Shrinking and financial development in Kenya and Tanzania, 1960-2020

Källarsalen Session 2: Paths towards sustained development in the global south: Historical lessons organized by Erik Green and Ellen Hillbom


Sascha Klocke, Tobias Axelsson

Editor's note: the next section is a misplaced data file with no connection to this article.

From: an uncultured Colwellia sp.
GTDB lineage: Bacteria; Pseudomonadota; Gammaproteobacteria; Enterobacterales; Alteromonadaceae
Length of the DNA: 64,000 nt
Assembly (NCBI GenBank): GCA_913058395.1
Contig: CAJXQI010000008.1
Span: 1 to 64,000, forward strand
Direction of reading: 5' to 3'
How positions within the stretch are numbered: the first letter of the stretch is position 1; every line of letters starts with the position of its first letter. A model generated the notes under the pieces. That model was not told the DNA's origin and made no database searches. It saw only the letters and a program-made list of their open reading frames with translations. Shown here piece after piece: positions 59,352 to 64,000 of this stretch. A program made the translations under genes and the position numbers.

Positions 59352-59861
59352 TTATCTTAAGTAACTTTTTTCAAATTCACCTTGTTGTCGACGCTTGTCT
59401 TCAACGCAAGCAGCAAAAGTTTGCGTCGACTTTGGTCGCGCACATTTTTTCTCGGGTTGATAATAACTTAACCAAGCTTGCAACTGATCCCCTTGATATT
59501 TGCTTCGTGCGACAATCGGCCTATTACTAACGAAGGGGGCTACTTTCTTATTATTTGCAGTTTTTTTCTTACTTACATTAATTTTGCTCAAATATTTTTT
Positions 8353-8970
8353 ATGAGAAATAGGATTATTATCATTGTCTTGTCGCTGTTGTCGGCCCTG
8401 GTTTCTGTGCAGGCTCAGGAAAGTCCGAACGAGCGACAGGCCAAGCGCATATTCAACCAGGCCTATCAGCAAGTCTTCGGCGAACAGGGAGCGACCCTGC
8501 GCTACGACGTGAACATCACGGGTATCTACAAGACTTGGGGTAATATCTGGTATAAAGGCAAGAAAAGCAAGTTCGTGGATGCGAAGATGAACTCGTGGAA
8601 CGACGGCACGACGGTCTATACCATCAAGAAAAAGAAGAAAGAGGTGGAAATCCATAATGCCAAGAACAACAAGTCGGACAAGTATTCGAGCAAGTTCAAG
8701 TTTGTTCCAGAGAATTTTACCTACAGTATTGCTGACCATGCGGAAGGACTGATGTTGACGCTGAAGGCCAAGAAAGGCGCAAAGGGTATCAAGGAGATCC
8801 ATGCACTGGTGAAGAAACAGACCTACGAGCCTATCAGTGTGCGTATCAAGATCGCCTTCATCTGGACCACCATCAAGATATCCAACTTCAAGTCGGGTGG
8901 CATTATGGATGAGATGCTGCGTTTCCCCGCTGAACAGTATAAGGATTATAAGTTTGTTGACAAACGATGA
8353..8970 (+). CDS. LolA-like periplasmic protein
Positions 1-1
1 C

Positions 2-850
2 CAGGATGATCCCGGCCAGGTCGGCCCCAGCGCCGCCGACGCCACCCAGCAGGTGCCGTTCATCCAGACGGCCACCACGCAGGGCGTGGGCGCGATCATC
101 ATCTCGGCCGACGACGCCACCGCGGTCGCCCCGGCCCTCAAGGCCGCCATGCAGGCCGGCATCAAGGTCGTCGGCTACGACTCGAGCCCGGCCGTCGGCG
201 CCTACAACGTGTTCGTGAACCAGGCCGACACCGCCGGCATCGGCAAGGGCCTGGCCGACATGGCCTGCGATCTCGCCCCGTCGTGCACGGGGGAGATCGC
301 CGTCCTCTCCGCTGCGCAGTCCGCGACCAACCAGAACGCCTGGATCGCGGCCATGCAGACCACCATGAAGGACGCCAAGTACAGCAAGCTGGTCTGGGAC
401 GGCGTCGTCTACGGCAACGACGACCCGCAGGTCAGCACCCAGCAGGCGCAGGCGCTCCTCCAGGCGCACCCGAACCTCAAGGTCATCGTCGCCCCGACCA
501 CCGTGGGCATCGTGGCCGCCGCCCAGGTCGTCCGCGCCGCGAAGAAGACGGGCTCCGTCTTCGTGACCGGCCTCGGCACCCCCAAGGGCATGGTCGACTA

The failure of many countries in the Global South to catch up economically to the advanced economies of the Global North has long been a topic of interest to economic historians and development economists. Traditionally, researchers focused their attention on the question of growth –how can a country achieve growth to catch up? In recent years, however, a new research programme has begun to shift attention away from the question of economic growth to the question of how to avoid economic shrinking. This new strand of research shows that countries that have caught up did not experience significantly higher average growth rates in comparison to laggard countries. Instead, what sets them apart is their resilience to economic shrinking, i.e., that they have experienced fewer and less severe episodes in which annual GDP per capita growth was negative (Andersson 2018; Broadberry & Wallis 2016). A crucial factor identified as a determinant of increased resilience to economic shrinking has been identified as the set of social capabilities a country possesses, specifically transformation, inclusion, autonomy, and accountability (Andersson & Palacio 2017). It has also been hypothesised that the financial and monetary system play a key role in determining a country’s resilience to shrinking. This paper sets out to investigate the relationship between financial and monetary sector development in Kenya and Tanzania and their resilience to shrinking, focusing specifically on the aspects of central bank autonomy and accountability, which are important determinants of central bank performance (Lybek 2008). We find that, between 1960 and 2020, both Kenya and Tanzania experienced frequent shrinking episodes – on average once every four years in Kenya and once every 3.5 years in Tanzania, which significantly impacted their overall growth trajectory. These episodes were not distributed evenly over the sixty-year period, however, with Kenya experiencing shorter episodes of shrinking spaced out over the entire period, while Tanzania saw its shrinking episodes concentrated in the period of 1973-1994. This led to Tanzania falling behind Kenya from the 1970s onwards but catching up and converging since the mid-1990s. We also find a clear link between monetary sector reforms and central bank autonomy and accountability and the shrinking pattern in the two countries. The Kenyan central bank has had only limited autonomy since its inception and been held accountable primarily to the wishes of the Kenyan president instead of the overall country or national economy, as indicated by frequent and politically motivated changes in central bank governorship. In Tanzania, the central bank’s autonomy was initially likewise limited and the Tanzanian government tried to use the central bank as an active agent in the country’s development, resulting in the prolonged period of shrinking beginning in 1973. However, the second Bank of Tanzania Act of 1996 led to significant changes in the relationship between central bank and government, increasing the central bank autonomy, shifting accountability towards the general economy, and contributing to the absence of shrinking since.


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